Being an Ethical Bride: Suit up Sir

Being an Ethical Bride: Suit up Sir | British wedding blog - Bride and TonicTodays ethical bride post is one for the men! We talked about ways to source an ethical wedding dress here in a previous post, but what about the groom and ushers? We have plenty of grooms out there who believe in sustainability too!

Please note – we don’t expect people to follow every single one of these guidelines, and understand we can’t make every single thing in our lives ethical (unless we live in a hole in the woods, probably naked and eating leaves?) but maybe, just maybe by supporting one of these ideas, we could help the world a little bit at a time. Here’s how:

one. hire – to be honest how many of us wear a suit daily? Yes if you work in an office or the city you may be required to wear a suit everyday, but if you find your one token suit is actually sitting at the back of your wardrobe, getting all moth eaten then maybe hiring is an option? Talk to friends about their recommendations and visit a showroom before you commit to check tailoring, quality and price. Also check if you can hire other items such as waistcoats, cufflinks, shoes, ties, hats. When chatting to my husband about this post he said for his friends they are making a day of it by going for a fitting, followed by some bromance time!

two. borrow – your mate got married last year in a dapper suit and you are basically the same size give or take an inch. Why not ask for a cheeky lend?!

three. charity shops – okay yes many people might be opposed to this option, but if you are planning an ethical wedding and also looking to save a few pennies then why not stop by some local charity shops? Better still head to some super posh areas of town on a regular basis and you never know what you might find! Meanwhile check out Oxfam’s offering online…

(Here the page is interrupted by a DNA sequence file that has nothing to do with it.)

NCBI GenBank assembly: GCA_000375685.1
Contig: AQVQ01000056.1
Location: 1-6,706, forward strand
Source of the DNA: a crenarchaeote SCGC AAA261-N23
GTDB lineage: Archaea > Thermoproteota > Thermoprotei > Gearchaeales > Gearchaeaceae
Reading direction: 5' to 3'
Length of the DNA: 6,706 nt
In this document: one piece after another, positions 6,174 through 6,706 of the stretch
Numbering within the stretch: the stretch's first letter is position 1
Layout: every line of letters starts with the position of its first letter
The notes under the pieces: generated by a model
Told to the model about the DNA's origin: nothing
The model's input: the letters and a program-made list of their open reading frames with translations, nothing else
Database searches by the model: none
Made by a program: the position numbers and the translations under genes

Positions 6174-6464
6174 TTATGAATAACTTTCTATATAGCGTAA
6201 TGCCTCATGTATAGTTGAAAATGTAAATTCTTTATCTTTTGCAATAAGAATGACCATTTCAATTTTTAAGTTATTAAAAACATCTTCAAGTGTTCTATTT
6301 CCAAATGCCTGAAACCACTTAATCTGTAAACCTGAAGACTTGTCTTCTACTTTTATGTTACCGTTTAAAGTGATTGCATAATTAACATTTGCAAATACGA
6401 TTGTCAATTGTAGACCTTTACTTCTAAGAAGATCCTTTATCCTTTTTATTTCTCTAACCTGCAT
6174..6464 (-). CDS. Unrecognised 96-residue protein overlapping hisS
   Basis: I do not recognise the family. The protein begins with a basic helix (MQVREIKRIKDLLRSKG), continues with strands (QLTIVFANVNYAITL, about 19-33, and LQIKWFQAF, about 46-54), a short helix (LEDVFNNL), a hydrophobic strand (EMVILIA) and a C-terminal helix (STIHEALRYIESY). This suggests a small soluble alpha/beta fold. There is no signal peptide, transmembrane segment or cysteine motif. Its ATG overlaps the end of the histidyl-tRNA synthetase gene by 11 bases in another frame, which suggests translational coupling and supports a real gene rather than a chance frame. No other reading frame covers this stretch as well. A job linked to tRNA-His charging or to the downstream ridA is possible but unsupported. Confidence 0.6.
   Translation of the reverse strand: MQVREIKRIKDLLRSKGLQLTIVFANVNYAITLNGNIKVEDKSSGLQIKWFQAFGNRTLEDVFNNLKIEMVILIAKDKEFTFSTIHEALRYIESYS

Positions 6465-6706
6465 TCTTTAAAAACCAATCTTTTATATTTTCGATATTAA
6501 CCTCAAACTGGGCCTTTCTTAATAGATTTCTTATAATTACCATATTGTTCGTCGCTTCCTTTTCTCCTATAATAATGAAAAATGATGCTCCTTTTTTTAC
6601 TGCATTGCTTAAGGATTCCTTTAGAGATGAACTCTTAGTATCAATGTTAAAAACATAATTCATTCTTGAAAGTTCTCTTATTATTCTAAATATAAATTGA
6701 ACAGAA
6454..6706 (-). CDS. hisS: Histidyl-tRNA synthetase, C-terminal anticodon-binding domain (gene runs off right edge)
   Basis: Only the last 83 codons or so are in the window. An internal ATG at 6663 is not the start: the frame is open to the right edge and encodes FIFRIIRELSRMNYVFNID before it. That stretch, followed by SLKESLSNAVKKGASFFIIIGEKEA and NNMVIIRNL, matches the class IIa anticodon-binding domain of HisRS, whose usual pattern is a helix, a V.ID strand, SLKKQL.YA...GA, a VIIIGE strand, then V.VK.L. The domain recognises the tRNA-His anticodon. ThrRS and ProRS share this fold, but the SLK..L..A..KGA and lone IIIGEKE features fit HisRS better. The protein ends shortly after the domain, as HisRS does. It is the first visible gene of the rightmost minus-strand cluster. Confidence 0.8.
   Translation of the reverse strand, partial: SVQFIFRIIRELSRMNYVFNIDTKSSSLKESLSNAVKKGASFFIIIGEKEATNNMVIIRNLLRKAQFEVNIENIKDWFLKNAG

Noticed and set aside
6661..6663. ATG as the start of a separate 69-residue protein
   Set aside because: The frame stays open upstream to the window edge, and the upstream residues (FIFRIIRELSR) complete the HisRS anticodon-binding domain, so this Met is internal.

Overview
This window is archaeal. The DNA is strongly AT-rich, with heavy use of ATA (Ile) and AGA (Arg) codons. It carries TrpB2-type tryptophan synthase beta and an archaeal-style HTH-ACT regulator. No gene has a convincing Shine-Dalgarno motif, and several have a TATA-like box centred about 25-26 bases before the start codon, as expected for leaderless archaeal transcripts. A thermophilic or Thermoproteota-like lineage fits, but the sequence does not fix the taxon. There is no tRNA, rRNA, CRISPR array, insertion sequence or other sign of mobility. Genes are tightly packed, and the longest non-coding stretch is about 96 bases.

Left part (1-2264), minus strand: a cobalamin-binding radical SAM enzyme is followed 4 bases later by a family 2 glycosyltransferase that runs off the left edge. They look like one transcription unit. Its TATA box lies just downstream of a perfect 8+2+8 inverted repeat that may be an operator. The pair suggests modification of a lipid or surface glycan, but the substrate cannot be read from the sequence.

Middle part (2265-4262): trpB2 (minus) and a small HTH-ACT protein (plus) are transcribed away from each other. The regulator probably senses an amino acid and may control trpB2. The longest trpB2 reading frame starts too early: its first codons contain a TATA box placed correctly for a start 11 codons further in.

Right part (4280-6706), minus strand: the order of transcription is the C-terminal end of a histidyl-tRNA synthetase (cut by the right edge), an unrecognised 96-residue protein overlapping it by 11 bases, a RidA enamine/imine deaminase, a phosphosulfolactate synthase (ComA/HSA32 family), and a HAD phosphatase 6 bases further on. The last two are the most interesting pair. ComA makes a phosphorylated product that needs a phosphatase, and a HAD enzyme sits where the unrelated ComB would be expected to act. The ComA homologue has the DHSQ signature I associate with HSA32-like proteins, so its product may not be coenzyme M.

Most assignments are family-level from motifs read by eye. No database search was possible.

four. organic – try and buy organic wool rather than non-organic or polyester. Man-made fibres such as polyester are oil based and production releases greenhouse gases, uses large amounts of water for cooling and the end product is not biodegradable. Even better try and find organic British wool – thus reducing your carbon footprint even further!

five. shop small and local – being ethical doesn’t always mean wearing hemp or recycled clothes. Sourcing locally made suits by an independent taylor means you are still doing your bit by supporting your local community and businesses. Plus, you can always source your own ethical fabric to take to a preferred local tailor to make your suit even more eco.

six. wear and wear again – for those of you who wear a suit to work, a wedding can be a lovely opportunity to invest in a good quality suit that you can then reuse after the big day! It’s even more sustainable if you go with an organic option à la point four… 😉

Has this given you food for thought? Do get in touch and let us know if you have planned an ethical wedding! Find more ethical bride posts here.

Main image by Ben Rosett

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